Oct 24, 2012

Martin Luther King, Jr. and Citizen-ownership Democracy

Martin Luther King, Jr., wrote in his book in 1967Where Do We Go from Here: Chaos or Community?

"I am now convinced that the simplest approach will prove to be the most effective -- the solution to poverty is to abolish it directly by a now widely discussed measure: The Guaranteed Income."

He also wrote about the moral responsibility of eradicating poverty:

"The contemporary tendency in our society is to base our distribution on scarcity, which has vanished, and to compress our abundance into the overfed mouths of the middle and upper classes until they gag with superfluity.

If democracy is to have breadth of meaning, it is necessary to adjust this inequity. It is not only moral, but it is also intelligent.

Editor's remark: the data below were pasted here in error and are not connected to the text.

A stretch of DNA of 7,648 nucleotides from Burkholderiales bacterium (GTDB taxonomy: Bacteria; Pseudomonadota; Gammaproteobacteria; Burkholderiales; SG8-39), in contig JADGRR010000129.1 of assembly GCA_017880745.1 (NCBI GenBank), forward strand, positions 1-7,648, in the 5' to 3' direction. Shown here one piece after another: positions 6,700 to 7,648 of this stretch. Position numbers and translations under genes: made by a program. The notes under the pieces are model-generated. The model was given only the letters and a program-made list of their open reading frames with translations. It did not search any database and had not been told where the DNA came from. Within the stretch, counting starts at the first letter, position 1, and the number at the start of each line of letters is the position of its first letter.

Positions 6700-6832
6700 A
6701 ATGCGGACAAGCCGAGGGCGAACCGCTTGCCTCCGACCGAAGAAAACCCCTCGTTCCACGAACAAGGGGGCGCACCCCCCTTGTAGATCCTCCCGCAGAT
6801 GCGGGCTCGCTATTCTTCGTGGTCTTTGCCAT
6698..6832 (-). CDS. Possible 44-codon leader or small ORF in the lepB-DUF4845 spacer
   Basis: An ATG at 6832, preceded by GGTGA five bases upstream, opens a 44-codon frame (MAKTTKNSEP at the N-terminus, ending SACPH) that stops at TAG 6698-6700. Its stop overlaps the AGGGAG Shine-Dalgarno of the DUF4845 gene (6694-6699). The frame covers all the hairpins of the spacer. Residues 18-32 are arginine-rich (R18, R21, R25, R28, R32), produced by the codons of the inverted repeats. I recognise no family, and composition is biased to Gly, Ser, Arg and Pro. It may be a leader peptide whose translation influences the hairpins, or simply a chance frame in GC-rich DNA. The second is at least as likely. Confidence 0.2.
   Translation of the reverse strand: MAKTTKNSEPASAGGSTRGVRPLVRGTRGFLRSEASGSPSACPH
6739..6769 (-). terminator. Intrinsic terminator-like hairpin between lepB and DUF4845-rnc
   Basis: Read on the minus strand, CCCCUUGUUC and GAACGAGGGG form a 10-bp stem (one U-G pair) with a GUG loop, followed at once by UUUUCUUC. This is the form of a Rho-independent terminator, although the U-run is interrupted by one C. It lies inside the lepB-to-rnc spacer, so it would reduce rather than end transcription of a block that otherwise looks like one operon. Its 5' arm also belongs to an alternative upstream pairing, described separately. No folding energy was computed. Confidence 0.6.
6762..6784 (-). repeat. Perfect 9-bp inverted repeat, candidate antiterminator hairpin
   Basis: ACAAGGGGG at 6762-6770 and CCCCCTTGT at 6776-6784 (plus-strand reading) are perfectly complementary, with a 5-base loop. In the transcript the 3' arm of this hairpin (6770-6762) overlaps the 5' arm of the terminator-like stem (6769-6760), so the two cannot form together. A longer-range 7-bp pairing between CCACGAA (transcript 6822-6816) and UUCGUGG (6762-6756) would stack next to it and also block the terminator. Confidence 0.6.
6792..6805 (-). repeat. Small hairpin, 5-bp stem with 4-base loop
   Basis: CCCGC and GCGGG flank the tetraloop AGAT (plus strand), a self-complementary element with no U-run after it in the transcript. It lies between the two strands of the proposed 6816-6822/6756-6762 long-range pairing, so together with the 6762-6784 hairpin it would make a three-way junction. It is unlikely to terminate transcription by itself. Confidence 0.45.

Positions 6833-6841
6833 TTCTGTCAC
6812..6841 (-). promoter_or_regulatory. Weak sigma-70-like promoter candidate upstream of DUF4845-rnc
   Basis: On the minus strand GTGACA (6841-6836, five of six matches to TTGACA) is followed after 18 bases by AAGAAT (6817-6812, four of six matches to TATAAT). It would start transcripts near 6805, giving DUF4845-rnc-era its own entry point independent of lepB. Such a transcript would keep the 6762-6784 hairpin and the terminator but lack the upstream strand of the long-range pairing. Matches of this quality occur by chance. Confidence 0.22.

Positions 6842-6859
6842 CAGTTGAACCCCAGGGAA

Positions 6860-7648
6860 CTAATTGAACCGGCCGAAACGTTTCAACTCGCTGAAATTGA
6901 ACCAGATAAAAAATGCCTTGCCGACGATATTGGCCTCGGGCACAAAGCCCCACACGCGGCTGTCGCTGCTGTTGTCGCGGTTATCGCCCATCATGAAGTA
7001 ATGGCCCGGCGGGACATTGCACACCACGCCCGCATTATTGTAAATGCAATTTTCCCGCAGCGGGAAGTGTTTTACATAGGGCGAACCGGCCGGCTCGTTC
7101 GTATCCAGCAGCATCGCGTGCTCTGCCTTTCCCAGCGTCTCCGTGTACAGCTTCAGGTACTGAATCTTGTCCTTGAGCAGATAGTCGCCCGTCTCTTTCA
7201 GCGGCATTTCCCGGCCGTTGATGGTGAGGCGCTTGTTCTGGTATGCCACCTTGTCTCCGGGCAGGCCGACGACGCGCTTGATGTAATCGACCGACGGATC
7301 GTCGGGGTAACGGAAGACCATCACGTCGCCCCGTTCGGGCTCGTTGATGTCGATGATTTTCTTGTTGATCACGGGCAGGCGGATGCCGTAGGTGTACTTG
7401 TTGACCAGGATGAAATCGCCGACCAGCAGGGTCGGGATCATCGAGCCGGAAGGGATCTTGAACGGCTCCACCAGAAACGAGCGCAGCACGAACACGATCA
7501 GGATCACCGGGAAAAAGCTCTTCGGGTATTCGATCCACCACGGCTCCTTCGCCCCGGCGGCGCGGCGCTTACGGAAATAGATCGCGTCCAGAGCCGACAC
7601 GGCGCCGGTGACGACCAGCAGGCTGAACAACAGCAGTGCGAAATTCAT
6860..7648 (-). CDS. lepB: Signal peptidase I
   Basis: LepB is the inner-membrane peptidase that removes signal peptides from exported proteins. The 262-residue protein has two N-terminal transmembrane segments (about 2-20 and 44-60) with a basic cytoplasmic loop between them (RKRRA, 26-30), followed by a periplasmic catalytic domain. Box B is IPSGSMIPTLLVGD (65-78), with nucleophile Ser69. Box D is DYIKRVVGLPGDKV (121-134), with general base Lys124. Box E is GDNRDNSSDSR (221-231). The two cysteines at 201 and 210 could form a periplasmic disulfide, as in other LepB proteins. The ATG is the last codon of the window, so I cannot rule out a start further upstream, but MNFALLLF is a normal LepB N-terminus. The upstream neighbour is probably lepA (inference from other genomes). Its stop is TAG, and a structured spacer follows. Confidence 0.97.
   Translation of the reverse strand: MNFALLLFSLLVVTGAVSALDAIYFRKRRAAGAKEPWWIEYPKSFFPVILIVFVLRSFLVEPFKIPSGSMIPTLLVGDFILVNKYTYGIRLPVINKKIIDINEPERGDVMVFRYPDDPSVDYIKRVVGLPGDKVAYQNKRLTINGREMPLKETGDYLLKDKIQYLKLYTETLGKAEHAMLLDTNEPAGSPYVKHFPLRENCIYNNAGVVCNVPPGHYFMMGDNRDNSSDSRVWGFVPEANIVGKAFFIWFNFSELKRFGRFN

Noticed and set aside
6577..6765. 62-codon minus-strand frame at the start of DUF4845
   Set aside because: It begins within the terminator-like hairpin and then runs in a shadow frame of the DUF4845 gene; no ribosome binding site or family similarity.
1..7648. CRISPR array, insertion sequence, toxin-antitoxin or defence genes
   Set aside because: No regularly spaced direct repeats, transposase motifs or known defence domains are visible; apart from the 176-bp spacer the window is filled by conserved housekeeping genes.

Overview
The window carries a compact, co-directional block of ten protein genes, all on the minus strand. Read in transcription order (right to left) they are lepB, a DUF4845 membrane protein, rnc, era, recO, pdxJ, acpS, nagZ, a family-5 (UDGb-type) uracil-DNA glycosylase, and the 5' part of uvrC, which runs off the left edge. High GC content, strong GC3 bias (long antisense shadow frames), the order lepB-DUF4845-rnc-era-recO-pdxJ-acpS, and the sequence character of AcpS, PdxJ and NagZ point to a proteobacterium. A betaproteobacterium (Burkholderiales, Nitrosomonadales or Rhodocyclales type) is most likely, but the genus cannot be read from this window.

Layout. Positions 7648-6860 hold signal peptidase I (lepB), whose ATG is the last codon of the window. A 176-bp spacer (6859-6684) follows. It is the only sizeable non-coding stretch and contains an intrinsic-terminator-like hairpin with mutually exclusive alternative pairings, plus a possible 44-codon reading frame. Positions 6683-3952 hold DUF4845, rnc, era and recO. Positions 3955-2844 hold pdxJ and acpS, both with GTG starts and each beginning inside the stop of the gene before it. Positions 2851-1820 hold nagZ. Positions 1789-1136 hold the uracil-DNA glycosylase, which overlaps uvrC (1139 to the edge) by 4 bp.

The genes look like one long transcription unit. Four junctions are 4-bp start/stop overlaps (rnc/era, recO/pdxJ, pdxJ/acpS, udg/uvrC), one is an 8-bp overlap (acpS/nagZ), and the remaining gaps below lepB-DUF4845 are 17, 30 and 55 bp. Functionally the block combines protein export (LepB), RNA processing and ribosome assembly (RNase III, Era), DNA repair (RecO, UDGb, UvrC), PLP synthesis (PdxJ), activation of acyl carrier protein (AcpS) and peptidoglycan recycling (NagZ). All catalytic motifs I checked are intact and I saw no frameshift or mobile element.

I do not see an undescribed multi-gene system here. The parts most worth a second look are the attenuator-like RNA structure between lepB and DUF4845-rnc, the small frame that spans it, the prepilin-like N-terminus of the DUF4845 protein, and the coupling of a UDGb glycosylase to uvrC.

We are wasting and degrading human life by clinging to archaic thinking.

The curse of poverty has no justification in our age.

It is socially as cruel and blind as the practice of cannibalism at the dawn of civilization, when men ate each other because they had not yet learned to take food from the soil or to consume the abundant animal life around them.

The time has come for us to civilize ourselves by the total, direct and immediate abolition of poverty."

Alaska took about a decade to implement this idea, partially. Martin advocates a guaranteed income close to the median income level.

Countries that are resource rich have a moral and ethical responsibility to eradicate poverty among their citizens. The resources need not be natural resources.

For example, while Singapore is famous for its lack of natural resources such as oil or diamond, it is nevertheless a very resource rich country. It has enough resources to distribute a citizen income of $9,000 to every citizen annually. The Singapore governing party has a moral and ethical responsibility to eradicate poverty, doing it the simplest and most effective way advocated by Martin Luther King, Jr.

Return to citizens their rightful citizen income.

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